Michael Chorost is a freelance science writer and cultural theorist. His first book, Rebuilt: How Becoming Part Computer Made Me More Human, won the PEN/USA Book Award for Creative Nonfiction in 2006. His second book, World Wide Mind: The Coming Integration of Humans and Machines, will be published in 2010. He would describe himself as a “bioliberal” who is ruefully aware of how difficult it really is to interface technology with the body. Chorost is entirely, refreshingly deaf. He was born with severe hearing losses in both ears due to an epidemic of rubella. He didn’t learn to talk until he was fitted with hearing aids at the age of three and a half. With these aids, he grew up speaking English more or less normally, earning a BA in English from Brown University and a PhD in educational technology from the University of Texas at Austin.
On July 7, 2001, he lost the remaining hearing in his one usable ear and received a cochlear implant shortly afterward. This experience was chronicled in Rebuilt. In 2008, he had the other ear implanted, so he is now doubly bionic. Chorost has written for Wired, The Futurist, The Scientist, Technology Review, and The Washington Post. He wrote a television special on brain implants titled The 22nd Century, which aired on PBS in January 2007.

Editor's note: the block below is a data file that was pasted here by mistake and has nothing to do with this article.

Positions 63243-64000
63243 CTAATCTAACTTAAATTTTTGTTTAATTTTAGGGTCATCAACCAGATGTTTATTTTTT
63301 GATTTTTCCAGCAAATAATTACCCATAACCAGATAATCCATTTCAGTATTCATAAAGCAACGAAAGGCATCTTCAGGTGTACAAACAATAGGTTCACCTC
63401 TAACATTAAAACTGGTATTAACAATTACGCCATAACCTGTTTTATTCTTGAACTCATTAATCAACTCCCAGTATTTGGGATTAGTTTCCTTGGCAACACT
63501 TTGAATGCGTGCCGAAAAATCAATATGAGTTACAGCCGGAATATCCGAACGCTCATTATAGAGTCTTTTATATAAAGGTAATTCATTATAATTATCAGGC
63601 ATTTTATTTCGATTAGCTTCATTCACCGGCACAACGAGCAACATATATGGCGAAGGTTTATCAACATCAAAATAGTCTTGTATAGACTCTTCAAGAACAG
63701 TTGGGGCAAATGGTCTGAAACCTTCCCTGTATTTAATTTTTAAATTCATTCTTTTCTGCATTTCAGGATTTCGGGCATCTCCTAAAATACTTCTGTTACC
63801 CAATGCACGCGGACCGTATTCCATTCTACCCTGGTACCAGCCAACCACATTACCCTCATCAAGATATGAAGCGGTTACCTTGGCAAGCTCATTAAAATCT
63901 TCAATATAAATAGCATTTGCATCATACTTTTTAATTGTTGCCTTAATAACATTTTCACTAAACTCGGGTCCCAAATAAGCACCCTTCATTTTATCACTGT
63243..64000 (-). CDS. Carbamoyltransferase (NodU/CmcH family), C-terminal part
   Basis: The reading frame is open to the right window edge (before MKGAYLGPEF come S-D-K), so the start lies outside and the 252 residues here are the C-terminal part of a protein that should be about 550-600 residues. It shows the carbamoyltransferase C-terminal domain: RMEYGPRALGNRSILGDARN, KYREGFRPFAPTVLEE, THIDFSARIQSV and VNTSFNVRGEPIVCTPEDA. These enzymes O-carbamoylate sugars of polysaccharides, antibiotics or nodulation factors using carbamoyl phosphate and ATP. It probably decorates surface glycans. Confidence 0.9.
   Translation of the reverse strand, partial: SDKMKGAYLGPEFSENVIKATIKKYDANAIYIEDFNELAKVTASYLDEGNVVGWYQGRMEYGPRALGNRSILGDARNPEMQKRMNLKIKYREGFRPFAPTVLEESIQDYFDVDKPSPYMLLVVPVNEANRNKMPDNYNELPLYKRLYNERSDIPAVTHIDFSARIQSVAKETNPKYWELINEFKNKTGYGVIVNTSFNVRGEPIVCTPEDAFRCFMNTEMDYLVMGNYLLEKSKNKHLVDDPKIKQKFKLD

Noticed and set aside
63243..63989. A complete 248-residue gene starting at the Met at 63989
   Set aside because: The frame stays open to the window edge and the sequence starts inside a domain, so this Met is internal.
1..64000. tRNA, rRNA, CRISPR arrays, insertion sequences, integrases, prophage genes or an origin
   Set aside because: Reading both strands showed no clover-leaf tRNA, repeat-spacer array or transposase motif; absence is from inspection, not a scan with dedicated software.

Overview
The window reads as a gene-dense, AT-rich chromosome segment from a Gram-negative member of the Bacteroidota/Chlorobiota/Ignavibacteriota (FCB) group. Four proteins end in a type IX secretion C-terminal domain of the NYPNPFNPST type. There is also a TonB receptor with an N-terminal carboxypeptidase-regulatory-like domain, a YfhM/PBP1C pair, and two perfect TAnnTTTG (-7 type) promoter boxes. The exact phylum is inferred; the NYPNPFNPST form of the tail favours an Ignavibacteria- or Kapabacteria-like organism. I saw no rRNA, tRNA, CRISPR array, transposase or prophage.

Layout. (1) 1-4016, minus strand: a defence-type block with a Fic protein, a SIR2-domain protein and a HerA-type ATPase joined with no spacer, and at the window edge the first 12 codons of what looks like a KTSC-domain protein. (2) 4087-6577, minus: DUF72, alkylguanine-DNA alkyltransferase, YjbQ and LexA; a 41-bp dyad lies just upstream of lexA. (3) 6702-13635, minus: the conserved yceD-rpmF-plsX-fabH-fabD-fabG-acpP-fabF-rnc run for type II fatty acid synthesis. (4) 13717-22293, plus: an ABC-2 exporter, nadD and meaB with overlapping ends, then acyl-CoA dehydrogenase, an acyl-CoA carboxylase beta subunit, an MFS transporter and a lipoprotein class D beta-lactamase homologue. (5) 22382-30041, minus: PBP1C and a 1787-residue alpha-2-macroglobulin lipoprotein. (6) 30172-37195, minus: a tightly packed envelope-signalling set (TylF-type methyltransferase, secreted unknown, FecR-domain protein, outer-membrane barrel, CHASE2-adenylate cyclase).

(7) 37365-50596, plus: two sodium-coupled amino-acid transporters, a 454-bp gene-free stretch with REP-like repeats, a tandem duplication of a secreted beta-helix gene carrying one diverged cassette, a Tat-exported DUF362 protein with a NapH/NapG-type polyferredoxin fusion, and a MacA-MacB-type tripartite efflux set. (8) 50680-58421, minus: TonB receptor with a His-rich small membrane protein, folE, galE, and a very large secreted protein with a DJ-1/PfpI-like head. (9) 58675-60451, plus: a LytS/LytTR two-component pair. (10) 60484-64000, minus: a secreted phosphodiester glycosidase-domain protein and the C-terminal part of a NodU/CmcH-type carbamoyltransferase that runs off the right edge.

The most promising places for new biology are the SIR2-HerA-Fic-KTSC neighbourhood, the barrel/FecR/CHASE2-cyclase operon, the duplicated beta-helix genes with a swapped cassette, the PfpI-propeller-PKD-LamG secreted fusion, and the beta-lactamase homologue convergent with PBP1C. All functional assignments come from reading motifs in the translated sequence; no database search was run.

He normally lives in San Francisco, but he is spending the 2008-2009 academic year as a visiting professor at Gallaudet University in Washington, D.C. Gallaudet is a university for the deaf, so for the first time in his life, Chorost is learning sign language – slowly. Thanks to his last name, his website can be found instantly with Google.